Loved it Because: It was unlike anything I've ever read. This is the fantastical post-independence autobiographical tale of a young Togolese boy that leaves his 25 siblings on a whim (basically) and starts a 12-year journey from his native country to the chilly northern reaches of Greenland. I say 'basically' because it all started after he saw a book on Greenland in a missionary book store in his village.
This is also one of those books where you turn the last page and read through the final words and are left stammering 'but what next, what happened next when he returned to Togo?' Alas, it's difficult to find much on his life after this journey--at least it's hard to find much in English. So perhaps I will return to this post in the future when I have more time to slug through the french websites (we are smack dab in the middle of a PCS right now).
The book's strength comes from the author's candid and frank observations of the Inuit and Greenland culture, particularly when he compares it to his own upbringing in Togo. He approaches each new locale with an enthusiasm and curiosity that is incredible. This leads to situations that are at times hilarious and at other times quite disturbing. One example is a truly bizarre girlfriend swapping situation that he stumbles into and which he just can't handle. But it is because of his openness to assimilate into each village that he finds people sharing with him in ways no passing visitor would ever experience. This includes an in-depth look at the Inuit idea of souls in people, animals and things--particularly the process of hunting and harvesting whales.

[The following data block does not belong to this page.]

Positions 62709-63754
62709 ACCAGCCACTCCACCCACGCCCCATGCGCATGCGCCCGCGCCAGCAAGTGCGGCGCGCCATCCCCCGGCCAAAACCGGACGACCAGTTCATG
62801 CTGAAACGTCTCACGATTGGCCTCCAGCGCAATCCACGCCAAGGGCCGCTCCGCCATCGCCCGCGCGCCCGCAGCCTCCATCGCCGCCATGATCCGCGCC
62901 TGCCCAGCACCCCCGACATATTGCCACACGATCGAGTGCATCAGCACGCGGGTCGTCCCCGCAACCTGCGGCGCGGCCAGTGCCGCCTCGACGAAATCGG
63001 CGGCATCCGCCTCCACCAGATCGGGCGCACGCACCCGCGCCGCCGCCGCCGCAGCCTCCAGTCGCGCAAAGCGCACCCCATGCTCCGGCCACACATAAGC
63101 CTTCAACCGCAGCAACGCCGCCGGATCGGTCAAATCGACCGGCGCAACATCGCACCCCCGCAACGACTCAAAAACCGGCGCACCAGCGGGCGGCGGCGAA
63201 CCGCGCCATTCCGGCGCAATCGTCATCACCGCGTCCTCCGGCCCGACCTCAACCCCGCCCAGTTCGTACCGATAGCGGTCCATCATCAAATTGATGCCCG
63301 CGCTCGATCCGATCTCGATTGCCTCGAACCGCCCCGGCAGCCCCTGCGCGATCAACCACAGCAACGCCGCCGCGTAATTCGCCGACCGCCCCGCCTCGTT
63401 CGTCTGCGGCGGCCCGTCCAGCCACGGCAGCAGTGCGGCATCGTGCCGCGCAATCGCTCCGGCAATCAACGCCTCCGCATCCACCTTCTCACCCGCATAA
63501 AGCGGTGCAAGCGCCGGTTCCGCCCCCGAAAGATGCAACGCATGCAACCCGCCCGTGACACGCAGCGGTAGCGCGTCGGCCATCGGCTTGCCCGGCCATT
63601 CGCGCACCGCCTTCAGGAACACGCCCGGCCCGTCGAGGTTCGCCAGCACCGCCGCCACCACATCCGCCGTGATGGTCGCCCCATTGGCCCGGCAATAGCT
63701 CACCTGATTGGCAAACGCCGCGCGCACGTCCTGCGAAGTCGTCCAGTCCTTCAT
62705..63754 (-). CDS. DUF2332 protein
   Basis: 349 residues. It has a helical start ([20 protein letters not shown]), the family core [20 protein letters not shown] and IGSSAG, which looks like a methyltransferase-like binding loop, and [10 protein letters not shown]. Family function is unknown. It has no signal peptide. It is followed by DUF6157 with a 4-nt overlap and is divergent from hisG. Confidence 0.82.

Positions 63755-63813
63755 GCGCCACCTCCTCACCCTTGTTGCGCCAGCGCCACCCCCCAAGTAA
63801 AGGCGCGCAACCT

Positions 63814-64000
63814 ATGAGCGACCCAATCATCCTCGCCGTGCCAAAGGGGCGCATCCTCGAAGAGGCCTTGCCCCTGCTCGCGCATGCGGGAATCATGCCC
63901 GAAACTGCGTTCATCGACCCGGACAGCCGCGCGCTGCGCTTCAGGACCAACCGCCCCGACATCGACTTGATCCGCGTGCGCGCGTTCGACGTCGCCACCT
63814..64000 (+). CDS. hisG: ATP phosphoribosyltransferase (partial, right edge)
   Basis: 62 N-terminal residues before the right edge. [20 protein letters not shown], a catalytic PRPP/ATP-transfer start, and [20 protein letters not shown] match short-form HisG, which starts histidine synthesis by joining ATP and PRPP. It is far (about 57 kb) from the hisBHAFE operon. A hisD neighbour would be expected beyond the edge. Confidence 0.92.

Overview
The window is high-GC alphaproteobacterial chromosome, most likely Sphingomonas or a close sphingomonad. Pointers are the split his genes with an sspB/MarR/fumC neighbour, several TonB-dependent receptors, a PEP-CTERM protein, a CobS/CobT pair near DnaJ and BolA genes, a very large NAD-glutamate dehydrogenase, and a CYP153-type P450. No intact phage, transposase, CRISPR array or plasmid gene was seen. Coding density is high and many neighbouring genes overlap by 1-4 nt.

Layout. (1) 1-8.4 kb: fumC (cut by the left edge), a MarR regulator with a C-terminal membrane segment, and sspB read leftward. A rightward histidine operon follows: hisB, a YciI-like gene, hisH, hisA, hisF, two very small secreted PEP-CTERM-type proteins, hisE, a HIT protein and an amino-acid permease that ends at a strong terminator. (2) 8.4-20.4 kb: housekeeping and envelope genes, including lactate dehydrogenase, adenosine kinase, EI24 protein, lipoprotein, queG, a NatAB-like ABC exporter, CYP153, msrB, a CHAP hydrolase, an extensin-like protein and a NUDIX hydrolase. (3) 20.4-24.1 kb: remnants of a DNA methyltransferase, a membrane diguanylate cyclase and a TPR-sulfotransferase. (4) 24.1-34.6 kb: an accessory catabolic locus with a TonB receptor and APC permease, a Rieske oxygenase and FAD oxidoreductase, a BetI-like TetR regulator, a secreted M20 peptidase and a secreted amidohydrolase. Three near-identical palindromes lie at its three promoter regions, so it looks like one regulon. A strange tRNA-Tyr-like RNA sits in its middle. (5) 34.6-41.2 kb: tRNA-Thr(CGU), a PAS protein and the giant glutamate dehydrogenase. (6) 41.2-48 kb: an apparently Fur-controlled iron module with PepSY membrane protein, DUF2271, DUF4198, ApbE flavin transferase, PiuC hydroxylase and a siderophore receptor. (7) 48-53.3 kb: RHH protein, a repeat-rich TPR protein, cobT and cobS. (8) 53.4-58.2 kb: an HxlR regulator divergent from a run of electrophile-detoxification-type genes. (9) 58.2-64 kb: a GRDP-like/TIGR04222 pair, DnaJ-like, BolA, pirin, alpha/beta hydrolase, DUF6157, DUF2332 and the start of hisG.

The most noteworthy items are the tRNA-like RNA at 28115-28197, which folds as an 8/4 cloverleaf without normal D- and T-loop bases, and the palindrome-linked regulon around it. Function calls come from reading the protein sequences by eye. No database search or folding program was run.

At the book's conclusion it is Kpomassie true explorer spirit that draws him back to his homeland--having dived into so many incredible experiences, he feels a duty to return to his people to share what's he seen, tasted and felt. Lucky for the reader, he also decided to write it all down as well.
*One of my Reading Around the Continent books--the full list is here.
Radio Canada French Interview with Kpomassie
Interview with author 30 years after the book's publication
Introduction to novel online version
9 Togo authority hierarchy
22 on 'waiting' in Togo
37 food taboo's role in harmony or discord
50 power of paternal aunt's in Togo
53 Ghana sparks independence hopes in region 1959
57 6 year journey out of africa
58 post-independence visas popup where they weren't previously
63 independence of adventure
71 8 years after leaving Togo he finally leaves Copenhagen for Greenland
102 inverse authority structure in Greenland vs. Togo with children at top
110 Greenland version of morality with open relationships/sexuality
112 Greenland as a welfare state of Denmark
118 Equality in the Arctic
121-2 Greenlands's only prison and the prisoners are free during the day
125 Eskimos with ancient divide as either seal or fish-eaters
137-8 fishing for seawolves
140 Polar hysteria
161 1969 international eskimo airing of grievances
157 brutality of hiskies
174 on fanaticism and friendship
208 Eating raw seal
232 wife swampping as an eskimo survival mechanism
243 Greenlanders think falling is hilarious
275 Ridicule as sport in Greenland
276 Effects of family all sleeping together with children
280 burial rites, souls
282 More on souls
284 Eskimo conception of souls versus Togo conception
285-6 Whale hunting and the animal's many uses. Also includes discussion on 'soul capture' and draws comparison to lion hunting in Togo
289 Differng roles of sacrifice and unit between Greenland and Togo
293 Why he returns back to Togo--a sense of duty to his countrymen